Montgomery County Municipal Utility District No. 8

Irrigation Suggestions – Part 3 – Rain Sensor


How many times have you driven through your community and seen sprinkler systems operating while its raining ? It has probably been numerous times and your irrigation system may have been operating at the same time.

Recently, a Rain/Freeze Sensor, by Orbit, has been introduced to this market which is affordable and available in either hard wired or wireless configuration. We installed two of these in early April and they prevented our systems from starting during a recent rain. (. Model # used is 57069-20 and purchased at Home Depot.) While one time does not prove reliability, it is encouraging they worked as advertised the first time

Everything you need to install comes in box. Included, is a mount for attaching to a gutter or fascia board at your roof line. The next picture shows one mounted to a fascia board.

[ picture of rain sensor installed high on fascia trim to avoid run off into unit ]

There is no cup to catch debris and leaves and clog unit as in other rain sensors. The unit  operates (off or on) by the amount of moisture absorbed in material inside the unit (weight of water absorbed closes or opens relay). Adjustment is available to preset what level of rainfall you wish the unit to close or open at.

As shown in the above picture, unit needs to be mounted where it will not receive runoff from roof, other structure or tree branches.

The wire from unit is shown bending around bottom of fascia board to brick trim and down wall to entry point as shown in next picture. Note: Please be sure you allow enough wire to form a  low point in wire so water will drip away from fascia board. Wire should be attached to wall to keep it from blowing in wind or being ripped off by careless yardmen.

The following pictures show wire attachment to wall, entry through garage wall and sprinkler controller.

[ two pictures of wire attachments to wall ]

Wiring diagram included in box is confusing. The next picture shows how to wire for any unit. All the wiring does is splice into the common (ground) circuit. In other words, disconnect controller common wire, attach to either wire from Rain Sensor unit and connect remaining wire from Rain Sensor unit to common on sprinkler controller. Use small screw on wire connectors.

[ picture of rain sensor wire connection to common wire ]

That’s all there is to it.

Cost: about $30.00 including Rain Sensor, plastic wall anchors to keep wire out of the way, masonry bit and plastic wire clips. Another option for about $50.00 is the wireless model rain sensor which doesn’t have the external wiring and is a better option if you do not have a method to penetrate your wall to sprinkler controller.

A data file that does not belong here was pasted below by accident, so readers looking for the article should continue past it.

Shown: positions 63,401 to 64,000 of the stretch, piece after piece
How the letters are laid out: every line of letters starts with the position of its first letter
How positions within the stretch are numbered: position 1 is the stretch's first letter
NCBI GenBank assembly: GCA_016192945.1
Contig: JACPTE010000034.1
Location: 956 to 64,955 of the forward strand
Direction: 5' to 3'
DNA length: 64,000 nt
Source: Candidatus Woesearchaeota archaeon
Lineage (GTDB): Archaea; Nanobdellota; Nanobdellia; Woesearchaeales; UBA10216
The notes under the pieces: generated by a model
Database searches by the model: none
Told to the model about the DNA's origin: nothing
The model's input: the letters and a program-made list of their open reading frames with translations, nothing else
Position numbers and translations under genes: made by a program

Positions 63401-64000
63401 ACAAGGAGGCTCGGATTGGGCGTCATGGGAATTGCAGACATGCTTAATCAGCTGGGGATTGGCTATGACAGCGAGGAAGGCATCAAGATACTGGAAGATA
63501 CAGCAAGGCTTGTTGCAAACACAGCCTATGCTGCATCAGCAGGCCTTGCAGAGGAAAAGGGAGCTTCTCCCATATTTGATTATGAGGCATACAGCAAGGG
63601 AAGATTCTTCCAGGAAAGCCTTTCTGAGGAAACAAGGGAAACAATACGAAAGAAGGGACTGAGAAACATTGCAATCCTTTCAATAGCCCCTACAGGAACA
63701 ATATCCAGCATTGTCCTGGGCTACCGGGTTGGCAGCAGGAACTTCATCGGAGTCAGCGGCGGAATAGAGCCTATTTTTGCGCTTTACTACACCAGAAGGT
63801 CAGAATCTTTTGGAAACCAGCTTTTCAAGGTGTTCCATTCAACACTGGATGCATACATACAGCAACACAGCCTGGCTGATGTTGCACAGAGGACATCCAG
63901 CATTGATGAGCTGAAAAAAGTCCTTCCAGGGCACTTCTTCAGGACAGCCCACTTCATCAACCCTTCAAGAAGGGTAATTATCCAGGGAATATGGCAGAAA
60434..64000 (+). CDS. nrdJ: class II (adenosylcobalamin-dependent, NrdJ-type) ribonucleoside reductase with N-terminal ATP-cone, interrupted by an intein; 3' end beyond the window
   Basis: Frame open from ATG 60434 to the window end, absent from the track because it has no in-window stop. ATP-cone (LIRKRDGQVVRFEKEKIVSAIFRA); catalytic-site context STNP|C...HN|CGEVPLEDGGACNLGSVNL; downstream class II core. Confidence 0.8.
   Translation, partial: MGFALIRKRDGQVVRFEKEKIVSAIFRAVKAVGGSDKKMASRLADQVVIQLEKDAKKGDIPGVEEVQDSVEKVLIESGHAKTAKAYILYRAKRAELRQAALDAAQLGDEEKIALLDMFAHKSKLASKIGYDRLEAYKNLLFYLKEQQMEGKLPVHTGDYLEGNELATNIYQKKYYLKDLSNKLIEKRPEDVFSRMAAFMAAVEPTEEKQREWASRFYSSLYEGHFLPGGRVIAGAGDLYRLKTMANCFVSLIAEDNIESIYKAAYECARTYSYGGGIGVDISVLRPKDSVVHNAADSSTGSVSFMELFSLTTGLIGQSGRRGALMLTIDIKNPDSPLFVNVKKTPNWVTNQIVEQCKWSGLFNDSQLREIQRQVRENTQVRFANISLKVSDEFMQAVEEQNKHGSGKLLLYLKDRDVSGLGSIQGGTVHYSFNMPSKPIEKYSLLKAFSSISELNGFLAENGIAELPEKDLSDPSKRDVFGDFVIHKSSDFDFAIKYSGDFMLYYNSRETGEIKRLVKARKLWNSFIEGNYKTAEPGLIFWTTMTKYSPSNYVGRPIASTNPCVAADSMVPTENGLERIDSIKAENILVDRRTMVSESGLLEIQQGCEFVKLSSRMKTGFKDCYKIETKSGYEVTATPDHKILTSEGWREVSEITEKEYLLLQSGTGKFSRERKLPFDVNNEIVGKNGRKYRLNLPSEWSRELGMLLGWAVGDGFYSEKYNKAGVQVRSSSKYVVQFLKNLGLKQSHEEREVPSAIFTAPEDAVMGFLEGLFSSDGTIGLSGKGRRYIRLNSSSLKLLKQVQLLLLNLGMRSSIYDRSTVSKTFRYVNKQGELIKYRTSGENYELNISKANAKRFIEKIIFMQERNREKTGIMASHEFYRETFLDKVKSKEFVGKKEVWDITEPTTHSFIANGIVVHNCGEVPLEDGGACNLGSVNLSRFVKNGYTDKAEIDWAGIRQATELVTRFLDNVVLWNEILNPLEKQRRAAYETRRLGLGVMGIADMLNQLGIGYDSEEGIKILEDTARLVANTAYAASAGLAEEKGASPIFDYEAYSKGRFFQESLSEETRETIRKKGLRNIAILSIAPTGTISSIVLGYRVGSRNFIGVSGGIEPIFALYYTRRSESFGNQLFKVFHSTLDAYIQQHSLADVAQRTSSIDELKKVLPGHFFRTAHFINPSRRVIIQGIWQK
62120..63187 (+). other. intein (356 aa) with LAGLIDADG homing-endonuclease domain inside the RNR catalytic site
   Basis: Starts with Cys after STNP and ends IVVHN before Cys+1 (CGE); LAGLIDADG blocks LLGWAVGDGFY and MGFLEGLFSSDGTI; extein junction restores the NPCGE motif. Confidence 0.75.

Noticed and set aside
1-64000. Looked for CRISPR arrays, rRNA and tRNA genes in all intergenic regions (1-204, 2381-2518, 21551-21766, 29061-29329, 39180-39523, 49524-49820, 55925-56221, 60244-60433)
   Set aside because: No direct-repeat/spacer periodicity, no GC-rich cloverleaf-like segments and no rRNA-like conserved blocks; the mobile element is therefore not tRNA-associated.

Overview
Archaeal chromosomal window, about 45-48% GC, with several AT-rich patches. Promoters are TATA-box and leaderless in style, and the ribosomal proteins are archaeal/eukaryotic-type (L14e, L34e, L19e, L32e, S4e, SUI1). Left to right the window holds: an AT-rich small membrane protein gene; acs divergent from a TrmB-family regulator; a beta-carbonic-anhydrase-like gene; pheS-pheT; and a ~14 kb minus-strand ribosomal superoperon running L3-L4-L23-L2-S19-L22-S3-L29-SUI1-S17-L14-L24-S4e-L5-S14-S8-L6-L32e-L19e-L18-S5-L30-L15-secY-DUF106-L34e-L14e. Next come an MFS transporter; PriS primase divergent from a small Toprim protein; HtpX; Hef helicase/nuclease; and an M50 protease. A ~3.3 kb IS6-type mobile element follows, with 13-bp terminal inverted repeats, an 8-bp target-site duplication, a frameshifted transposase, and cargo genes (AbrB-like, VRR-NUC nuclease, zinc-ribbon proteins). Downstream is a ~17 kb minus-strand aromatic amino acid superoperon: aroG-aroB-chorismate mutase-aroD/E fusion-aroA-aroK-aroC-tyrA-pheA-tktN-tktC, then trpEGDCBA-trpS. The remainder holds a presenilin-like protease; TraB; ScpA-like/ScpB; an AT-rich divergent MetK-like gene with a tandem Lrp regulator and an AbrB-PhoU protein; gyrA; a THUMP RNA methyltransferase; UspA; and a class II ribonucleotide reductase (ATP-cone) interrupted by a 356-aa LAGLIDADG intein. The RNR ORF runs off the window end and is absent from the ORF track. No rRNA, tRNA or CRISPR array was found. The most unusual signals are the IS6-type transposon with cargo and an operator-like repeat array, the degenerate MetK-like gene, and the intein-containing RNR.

Potential savings? Hard to calculate so we will make some assumptions and hope they are close. Assumptions:

– Use 2006 actual data with 2,600 installed meters

– 300,000,000 gallons per year for irrigation = 5,800,000 gallons per week

– Average of 116,200 gallons per meter per year (rounded) for irrigation

– 40 % of irrigation in 10 >30 mg and 60 % of irrigation in 30+ mg cost schedule

– Blended cost for 2009 = $2.68/mg, 2015 = $3.08/mg and 2055 = $9.58/mg


VOLUME, GAL: 115,400
2009: $ 309
2015: $ 355
2055: $1,105

VOLUME, GAL: 11,500
2009: $31
2015: $36
2055: $111

VOLUME, GAL: 23,000
2009: $62
2015: $71
2055: $221


VOLUME, GAL: 30,000,000
2009: $80,468
2015: $92,312
2055: $287,362

VOLUME, GAL: 60,000,000
2009: $160,935
2015: $184,623
2055: $574,724

Realistically, the rain sensor would probably shut down a system between 10 to 15 % of time in a normal year. In a wet year, (e.g., 2007) shutdown would approach 20 % of time.

A limited review of MUD 8 and MUD 9 meter usage suggests about 2 % of meters are very high usage (> 500,000 gallons per year), 50-60 % use 150,000 to 160,000 gallons per year and 35-40

% use 36,000 gallons +/- for irrigation. This suggest between 50-60 % of MUD 8 & Mud 9 customers are strong candidates for installation of rain sensors.

Using 2006 numbers, this study suggests a savings of between 30,000,000 to 60,000,000 gallons of potable water or when adjusted for our 6 % loss it suggest between 32 to 64 million gallons of ground water saved.

Meters are expected to increase to 4,500 by 2015. This projects rain sensor installations could increase metered water savings to between 52 to 104 million gallons by 2015. Combined with other steps, the required LSGCD 30 % reduction in ground water use by 2015 may be achievable at modest cost and inconvenience.

We strongly encourage you to install a rain sensor to shut down your sprinkler system during and immediately after rains.

Thanks for your interest and consideration. MUD 8 Directors and Operating Staff.

Data provided in this series of articles is believed to be accurate; however, MUD 8 & MUD 9 assume no responsibility for guaranteeing savings or cost projected herein. It is the responsibility of the customer to implement changes to save water and associated cost.